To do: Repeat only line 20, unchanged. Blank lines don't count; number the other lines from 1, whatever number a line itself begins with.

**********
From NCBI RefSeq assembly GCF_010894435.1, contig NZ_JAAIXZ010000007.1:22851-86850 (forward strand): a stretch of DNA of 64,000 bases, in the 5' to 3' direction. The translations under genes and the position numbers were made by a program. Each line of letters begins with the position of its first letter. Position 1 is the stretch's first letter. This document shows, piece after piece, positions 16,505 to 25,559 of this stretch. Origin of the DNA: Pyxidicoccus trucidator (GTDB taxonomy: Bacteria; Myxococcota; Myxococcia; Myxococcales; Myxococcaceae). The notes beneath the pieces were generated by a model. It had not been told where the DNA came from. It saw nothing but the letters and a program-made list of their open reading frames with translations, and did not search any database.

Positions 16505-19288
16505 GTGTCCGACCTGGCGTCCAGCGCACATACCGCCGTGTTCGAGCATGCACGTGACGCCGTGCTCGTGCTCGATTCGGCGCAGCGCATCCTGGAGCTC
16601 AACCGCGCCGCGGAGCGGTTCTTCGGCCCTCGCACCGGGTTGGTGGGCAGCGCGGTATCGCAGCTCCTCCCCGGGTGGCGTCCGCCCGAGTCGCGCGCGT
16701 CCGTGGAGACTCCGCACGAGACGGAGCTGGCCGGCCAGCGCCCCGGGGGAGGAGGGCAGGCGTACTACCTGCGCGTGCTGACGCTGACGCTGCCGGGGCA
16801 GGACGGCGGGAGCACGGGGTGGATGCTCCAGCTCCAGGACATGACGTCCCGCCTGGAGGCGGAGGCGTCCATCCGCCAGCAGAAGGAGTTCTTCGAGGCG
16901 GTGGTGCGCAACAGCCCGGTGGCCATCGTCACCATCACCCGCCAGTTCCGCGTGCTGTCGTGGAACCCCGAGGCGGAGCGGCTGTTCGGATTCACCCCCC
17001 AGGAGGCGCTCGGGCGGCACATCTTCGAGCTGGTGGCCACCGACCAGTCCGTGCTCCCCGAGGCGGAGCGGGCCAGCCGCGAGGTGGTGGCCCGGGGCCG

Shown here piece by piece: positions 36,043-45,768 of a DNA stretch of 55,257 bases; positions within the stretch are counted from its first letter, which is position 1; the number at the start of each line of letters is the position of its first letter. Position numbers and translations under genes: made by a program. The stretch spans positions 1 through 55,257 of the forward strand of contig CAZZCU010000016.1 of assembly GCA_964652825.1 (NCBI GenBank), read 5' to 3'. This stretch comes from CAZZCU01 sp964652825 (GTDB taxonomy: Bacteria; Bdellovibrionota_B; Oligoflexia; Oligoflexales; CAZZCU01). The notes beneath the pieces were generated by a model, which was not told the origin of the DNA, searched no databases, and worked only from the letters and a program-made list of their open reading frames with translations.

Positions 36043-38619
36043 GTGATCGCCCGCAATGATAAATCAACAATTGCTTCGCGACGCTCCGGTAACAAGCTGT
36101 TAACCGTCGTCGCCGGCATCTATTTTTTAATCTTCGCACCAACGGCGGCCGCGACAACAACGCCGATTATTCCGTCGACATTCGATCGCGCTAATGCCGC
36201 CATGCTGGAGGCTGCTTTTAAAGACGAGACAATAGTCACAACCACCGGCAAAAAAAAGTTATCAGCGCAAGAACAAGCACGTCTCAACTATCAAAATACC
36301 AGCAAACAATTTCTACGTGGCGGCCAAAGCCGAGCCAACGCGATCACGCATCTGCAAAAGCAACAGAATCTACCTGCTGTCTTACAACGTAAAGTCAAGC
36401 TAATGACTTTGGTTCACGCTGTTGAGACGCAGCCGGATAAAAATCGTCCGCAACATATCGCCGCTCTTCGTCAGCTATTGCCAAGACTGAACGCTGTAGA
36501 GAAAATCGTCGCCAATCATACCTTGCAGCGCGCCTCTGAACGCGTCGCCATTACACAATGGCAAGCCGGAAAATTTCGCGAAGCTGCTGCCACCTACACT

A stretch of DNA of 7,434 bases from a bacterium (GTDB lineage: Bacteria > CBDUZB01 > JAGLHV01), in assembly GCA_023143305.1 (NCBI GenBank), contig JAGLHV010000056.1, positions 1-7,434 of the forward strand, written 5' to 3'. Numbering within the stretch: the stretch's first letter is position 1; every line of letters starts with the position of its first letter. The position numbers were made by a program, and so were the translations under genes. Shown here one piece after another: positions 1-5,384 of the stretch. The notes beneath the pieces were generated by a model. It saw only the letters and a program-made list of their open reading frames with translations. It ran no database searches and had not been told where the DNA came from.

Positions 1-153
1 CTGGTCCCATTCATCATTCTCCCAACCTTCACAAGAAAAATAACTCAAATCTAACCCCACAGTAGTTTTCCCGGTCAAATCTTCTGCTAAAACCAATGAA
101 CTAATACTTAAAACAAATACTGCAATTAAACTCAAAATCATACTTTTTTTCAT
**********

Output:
101 CTAATACTTAAAACAAATACTGCAATTAAACTCAAAATCATACTTTTTTTCAT